The head teacher of St Therese's Primary School has praised people in the area who alerted police to vandals who caused extensive damage to the premises last Sunday night (January 13).
The PSNI have confirmed that youths accessed the roof of the school around 7.30pm and used stone slabs to to smash through six skylight windows above classrooms.
Apart from the damage to the windows, the result was that the falling debris also damaged equipment including photocopiers and printers in the schools reprographics room.
Principal Rosemary Walsh said: "Someone in the area called the police and when they arrived at the school they disturbed four young teenage males.
"One of the police officers followed after them as they headed towards Leafair. Otherwise I believe there would have been a lot more damage. I think they were just warming up."
Whilst the damage was extensive, there is as yet no estimate of the final cost of repairs.
Principal Walsh continued: "Because the windows were skylights and had reinforced glass, some of it smashed onto the floor and the rest was left hanging out of it. So we have had to temporarily seal them up. We'll not know the final cost until they are properly repaired.
"They used concrete slabs which they fell onto photocopiers, but it had the knock-on effect of damaging the floor swell. Health and Safety considerations mean that floor cannot be left like that and will have to be replaced as well."
Sinn Fein Councillor Aileen Mellon told the Derry News: "I am dumbfounded how anyone could think there was enjoyment in doing this.
"Damaging property is bad enough but to damage a school affects many people. It affects the whole community. I'm really at a loss to think of a reason why this was done. I have offered my help to the school in anyway they might need it and it's an issue that will be certainly raised at the next meeting of our community safety team."
Rosemary Walsh however said that while she has no direct evidence, her instinct leads her to believe that those responsible for the attack were not from the immediate area.
"I would be shocked if they were from the immediate community. Ex-pupils would know how much this would annoy us. They wouldn't harm our school. I believe they were from outside the area.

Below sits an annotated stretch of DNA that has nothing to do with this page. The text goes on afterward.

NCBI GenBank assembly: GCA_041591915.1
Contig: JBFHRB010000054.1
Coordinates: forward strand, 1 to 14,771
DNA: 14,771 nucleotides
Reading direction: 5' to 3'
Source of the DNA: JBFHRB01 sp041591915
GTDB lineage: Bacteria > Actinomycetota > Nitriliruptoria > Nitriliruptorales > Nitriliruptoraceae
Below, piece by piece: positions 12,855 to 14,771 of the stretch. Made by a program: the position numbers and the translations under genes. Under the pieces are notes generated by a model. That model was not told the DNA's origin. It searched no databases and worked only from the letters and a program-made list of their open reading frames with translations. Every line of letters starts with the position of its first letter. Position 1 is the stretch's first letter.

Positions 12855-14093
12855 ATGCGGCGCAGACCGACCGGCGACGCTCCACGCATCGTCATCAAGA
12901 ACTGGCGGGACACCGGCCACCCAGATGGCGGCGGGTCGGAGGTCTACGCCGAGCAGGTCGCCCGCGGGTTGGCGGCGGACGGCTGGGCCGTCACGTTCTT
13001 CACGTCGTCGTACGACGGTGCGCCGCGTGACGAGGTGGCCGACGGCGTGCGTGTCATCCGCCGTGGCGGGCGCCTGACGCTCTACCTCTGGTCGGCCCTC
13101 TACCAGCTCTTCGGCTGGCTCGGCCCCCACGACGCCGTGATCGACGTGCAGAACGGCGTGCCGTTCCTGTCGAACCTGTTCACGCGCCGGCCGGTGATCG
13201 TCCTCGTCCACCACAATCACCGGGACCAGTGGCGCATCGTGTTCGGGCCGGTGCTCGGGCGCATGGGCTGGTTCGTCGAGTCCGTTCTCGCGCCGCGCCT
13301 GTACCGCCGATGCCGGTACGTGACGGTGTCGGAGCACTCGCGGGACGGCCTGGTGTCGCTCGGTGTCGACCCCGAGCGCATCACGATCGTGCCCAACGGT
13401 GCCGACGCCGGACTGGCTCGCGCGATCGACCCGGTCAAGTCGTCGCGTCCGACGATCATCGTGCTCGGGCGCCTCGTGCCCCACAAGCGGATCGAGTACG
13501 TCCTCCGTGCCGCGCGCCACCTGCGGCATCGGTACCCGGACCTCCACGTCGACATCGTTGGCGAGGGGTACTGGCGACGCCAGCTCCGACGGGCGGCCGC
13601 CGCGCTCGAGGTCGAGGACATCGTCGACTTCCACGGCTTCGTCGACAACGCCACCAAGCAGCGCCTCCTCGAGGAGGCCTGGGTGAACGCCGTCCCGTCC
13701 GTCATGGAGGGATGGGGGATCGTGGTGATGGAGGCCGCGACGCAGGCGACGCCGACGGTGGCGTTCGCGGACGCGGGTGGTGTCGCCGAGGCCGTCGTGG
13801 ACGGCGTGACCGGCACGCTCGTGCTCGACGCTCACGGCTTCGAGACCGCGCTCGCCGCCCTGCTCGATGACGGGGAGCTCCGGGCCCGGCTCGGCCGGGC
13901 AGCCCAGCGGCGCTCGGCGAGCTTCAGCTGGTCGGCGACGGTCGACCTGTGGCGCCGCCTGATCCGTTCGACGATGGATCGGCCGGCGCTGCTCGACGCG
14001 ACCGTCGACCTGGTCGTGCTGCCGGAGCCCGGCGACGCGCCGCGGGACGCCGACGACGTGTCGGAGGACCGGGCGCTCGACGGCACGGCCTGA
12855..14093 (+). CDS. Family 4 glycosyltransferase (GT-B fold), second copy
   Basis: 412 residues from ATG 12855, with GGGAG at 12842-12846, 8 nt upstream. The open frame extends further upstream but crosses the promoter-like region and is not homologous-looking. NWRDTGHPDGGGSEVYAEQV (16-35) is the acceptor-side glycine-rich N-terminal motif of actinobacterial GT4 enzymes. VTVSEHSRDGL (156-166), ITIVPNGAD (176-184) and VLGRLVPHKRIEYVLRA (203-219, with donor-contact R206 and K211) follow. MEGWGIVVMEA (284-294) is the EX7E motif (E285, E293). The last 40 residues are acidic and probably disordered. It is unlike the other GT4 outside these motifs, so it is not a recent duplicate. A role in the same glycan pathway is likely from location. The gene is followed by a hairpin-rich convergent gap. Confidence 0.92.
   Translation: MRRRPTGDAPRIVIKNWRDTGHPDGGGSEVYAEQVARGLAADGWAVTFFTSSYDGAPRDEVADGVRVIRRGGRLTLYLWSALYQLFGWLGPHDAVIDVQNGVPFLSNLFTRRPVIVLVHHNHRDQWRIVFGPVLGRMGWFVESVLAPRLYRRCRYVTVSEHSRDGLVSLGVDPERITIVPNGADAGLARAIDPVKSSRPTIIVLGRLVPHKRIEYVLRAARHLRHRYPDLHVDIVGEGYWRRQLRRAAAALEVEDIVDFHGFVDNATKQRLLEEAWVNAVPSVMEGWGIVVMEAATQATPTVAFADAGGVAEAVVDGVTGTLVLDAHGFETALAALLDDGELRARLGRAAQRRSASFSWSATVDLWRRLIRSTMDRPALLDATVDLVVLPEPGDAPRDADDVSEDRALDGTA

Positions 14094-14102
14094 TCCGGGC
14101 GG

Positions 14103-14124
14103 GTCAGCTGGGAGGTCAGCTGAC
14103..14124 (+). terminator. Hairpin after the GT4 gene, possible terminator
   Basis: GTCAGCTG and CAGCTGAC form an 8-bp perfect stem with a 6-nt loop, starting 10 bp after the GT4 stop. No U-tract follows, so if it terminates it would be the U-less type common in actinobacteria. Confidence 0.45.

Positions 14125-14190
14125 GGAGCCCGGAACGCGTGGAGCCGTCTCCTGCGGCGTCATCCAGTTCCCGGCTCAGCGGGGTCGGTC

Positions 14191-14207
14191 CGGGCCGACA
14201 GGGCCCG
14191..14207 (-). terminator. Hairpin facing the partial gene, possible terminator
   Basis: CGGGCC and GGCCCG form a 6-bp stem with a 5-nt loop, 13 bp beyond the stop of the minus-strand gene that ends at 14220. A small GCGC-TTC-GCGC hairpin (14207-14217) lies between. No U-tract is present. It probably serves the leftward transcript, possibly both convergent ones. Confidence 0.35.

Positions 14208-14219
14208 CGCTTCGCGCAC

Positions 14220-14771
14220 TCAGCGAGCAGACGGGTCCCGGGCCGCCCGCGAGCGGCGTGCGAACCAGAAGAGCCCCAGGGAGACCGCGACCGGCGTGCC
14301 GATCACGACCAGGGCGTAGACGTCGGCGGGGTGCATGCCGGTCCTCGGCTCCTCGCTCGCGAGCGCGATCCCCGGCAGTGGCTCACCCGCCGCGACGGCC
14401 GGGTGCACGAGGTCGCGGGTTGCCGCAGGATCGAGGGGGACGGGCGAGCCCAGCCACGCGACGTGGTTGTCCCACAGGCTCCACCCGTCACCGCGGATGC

"I would also like to thank the local community. Even when we are closed in the summer they look out for the school. It has been many years since the school was targeted like this.
"At the end of the day we can move money around. It is the children who will lose out as a result of this. I feel for our building supervisor who keeps the school immaculate.
"It's simply wanton criminal vandalism. If you come to a school at 7.30pm on a Sunday night and do that, that's exactly what it is. But, we have moved on and school life will go on as normal for the children. The staff have worked around it and accommodated it very well."
SDLP Councillor Brian Tierney said: "“There is shock in the Galliagh community that the local school was attacked in this manner.
“The attack has caused disruption as numerous rooms cannot be used due to obvious safety reasons.
“I have visited St Therese’s and staff are genuinely shocked that anyone chose to attack the school.
“School budgets are challenging and all money should be spent on educating our children, not footing repair bills for needless vandalism.”
“I would appeal to those involved in this type of behaviour to stop destroying our community. Anyone with information should bring it forward.”
Meanwhile, a Facebook statement from the PSNI said: "Our schools are already suffering, with many only surviving by equipment donations and fundraisers by parents. Let us know these youths are. They need to learn to cherish our communities rather than destroy them."
Anyone with information about the attack is asked to call police on the non-emergency number 101.
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